Opera Scotland

Boulevard Solitude

Music

Hans Werner Henze (born Gütersloh, 1 July 1926; died Dresden, 27 October 2012)

Text

Grete Weil

Source

Novel by Walter Jockisch, derived from Manon Lescaut (1731) by Abbé Prévost.

 

Premieres

First Performance: Hanover (Landestheater), 17 February 1952.

First Performance in UK: London (Sadler's Wells Theatre), 25 June 1962.

First Performance in Scotland: Glasgow (Theatre Royal), 21 March 1977.

Scottish Opera premiere: n/a.

 

Background

When Henze's first opera opened in 1952 few could have predicted what an important career he would have, and what a crucial part the arguably defunct art form of opera would take in that career. The seemingly trendy updating of the Manon story to late 1940s Paris works remarkably well, in a short and highly dramatic scheme - with Lescaut as little more than a thug, cheerfully betraying his sister to shield his own murderous activities, while Armand descends into drug-fuelled despair. The musical idiom also works well, with the expected elements of Bergian modernism shot through with a lively jazz and cabaret-style sound-world.

Its first performances in Britain were by the New Opera Company at Sadler's Wells in 1962. The Scottish premiere came with the visit of the Stuttgart Opera to Glasgow in 1977, in an excellent staging directed by the composer. We had to wait until the new century for further British interest, with a production at Covent Garden (2001) followed by an attempt at Welsh National in 2014. This was directed by David Pountney, who had no doubt familiarised himself with the Stuttgart version during his years working in Glasgow.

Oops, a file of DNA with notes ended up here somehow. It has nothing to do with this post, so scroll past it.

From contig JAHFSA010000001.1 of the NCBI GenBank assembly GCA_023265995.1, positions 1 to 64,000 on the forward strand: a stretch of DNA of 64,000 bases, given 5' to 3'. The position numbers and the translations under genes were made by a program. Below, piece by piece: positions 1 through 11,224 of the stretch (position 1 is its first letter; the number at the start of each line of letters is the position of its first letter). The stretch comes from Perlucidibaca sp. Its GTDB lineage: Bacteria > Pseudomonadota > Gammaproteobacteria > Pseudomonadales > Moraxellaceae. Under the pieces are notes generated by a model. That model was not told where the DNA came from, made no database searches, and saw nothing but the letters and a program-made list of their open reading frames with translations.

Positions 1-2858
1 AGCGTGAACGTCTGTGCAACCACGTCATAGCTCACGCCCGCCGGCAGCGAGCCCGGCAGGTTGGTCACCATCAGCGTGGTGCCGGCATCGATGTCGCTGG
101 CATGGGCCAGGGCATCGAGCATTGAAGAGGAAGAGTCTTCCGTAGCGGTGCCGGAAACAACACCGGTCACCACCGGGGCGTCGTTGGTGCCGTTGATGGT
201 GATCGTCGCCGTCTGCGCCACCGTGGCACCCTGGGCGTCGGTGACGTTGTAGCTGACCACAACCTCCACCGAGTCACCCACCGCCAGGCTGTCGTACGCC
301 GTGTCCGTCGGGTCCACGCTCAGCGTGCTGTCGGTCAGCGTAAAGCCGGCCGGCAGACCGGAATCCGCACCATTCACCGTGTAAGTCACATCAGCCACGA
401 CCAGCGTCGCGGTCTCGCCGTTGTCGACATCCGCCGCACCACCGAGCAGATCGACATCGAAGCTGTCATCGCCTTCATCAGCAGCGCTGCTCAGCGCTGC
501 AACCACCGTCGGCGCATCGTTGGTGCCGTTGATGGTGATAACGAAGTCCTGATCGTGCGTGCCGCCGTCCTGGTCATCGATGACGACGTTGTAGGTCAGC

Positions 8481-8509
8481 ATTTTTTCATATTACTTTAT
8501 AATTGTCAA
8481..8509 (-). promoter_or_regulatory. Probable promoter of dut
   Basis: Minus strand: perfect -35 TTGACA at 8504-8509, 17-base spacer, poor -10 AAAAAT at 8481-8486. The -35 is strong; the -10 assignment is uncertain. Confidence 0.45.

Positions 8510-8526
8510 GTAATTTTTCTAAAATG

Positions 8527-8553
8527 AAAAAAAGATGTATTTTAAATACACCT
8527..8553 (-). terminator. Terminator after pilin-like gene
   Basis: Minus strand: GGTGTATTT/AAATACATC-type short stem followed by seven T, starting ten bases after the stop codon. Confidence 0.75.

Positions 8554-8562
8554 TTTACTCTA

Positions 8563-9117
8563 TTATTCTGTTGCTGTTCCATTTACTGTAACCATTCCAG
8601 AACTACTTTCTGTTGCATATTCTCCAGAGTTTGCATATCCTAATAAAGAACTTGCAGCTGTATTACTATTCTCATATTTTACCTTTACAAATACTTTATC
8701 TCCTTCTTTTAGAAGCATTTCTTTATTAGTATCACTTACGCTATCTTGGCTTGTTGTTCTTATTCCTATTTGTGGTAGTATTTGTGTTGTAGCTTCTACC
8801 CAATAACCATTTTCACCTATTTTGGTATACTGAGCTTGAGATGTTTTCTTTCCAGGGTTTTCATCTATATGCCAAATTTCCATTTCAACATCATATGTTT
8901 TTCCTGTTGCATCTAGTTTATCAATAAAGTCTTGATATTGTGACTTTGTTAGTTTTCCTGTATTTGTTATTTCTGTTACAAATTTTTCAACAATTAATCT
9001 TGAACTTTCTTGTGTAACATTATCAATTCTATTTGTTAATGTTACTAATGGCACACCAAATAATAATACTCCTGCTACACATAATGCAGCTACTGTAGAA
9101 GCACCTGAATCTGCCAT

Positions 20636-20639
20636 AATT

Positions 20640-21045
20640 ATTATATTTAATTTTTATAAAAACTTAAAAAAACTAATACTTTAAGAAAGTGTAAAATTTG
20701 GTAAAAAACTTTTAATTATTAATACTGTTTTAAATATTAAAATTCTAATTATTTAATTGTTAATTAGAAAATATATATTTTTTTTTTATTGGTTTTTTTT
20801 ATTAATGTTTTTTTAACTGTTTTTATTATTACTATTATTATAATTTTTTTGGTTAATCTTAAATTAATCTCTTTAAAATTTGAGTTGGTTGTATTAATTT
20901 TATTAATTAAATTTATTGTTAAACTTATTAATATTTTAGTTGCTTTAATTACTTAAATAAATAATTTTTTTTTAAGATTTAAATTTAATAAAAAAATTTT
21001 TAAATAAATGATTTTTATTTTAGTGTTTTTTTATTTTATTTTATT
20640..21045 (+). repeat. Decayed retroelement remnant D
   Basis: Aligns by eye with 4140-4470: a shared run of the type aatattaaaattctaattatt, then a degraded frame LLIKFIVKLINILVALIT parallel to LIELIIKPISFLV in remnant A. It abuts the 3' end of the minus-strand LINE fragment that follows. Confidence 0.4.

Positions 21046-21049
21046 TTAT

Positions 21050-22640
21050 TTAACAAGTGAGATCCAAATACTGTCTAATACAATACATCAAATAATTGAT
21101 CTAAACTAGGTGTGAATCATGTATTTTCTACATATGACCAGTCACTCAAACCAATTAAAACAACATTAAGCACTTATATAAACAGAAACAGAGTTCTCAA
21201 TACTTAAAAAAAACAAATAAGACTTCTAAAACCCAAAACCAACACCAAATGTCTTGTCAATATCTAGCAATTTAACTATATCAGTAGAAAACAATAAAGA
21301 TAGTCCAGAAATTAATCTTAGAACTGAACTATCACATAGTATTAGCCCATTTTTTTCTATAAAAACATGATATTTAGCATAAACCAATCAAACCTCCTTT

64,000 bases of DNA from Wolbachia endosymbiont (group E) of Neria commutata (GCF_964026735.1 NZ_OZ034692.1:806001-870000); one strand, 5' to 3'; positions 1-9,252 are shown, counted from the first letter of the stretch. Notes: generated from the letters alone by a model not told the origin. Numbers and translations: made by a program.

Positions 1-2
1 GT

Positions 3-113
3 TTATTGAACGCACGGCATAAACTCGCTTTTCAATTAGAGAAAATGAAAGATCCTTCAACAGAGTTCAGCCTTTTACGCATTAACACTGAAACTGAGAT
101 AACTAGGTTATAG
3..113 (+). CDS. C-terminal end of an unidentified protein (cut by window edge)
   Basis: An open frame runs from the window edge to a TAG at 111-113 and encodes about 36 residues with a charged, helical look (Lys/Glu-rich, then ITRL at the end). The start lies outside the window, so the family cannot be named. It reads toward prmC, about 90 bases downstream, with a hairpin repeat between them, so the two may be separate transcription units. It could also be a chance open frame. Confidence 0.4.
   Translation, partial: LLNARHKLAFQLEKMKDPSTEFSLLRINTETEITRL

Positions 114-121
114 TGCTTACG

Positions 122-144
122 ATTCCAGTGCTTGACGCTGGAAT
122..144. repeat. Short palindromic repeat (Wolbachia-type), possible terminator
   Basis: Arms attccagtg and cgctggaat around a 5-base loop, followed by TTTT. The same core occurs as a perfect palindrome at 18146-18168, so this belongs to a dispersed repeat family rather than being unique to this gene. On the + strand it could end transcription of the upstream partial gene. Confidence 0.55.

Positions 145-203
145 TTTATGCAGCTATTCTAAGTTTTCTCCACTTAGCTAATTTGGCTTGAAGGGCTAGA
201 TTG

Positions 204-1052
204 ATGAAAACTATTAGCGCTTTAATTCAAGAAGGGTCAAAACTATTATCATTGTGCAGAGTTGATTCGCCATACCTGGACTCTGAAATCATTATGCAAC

Main Characters

Manon Lescaut (soprano)

Lescaut, her brother (baritone)

Armand des Grieux, a poor student (tenor)

Lilaque père, a wealthy gentleman (high tenor)

Lilaque fils, his son (baritone)

 

Plot Summary

Manon, on her way to finishing school in Lausanne, meets Armand at a railway station. He is a lonely student on his way to Paris and she runs off with him. He gives up his studies and his allowance is cut off by his father. Their life of poverty is interrupted when Lescaut offers her an opportunity for a change of lifestyle - he has traded her services to a wealthy old man, Lilaque. Using the excuse that Armand has neglected her, she agrees to the change. Lilaque treats her well, though she misses Armand. Lescaut, however, sees her as his meal-ticket and prevents her from contacting Armand again. He breaks into Lilaque's strong-box and steals some money, so when Lilaque returns he becomes furious and throws them out. When Armand is told by his friend Francis about the theft he refuses to believe in Manon's guilt. She rejoins him and their relationship is resumed.

Some time later, the relationship has again broken up, and Armand is addicted to cocaine, supplied by Lescaut. Old Lilaque's son is now brought in by Lescaut, who has lined him up as Manon's next conquest, but he cannot find her, and Armand is unable to help. When Manon arrives she has a brief argument with Armand before leaving with young Lilaque and Lescaut. She does send Armand a note inviting him for a rendezvous the next day. In spite of his fuddled state the day before, he does keep the date and meets Manon at young Lilaque's apartment. Lescaut keeps watch, and steals a fashionably modern painting from the bedroom. Old Lilaque now arrives, summoned by the servants, and Armand and Lescaut hide while Manon tries to distract the old man. He discovers the theft, and Lescaut shoots him. When the servants arrive they find Armand and Manon with the corpse - she is holding the gun which her brother has handed to her before making his escape. In the final scene a despairing Armand is unable to spend any time with her before she is taken off to prison.

The Cast

Armand des Grieux
 a student
Francis
 Armand's friend
Lescaut
 Manon's brother
Lilaque fils
 
Lilaque père
 a rich old gentleman
Manon Lescaut
 
Prostitute
 
Servant
 to Lilaque fils

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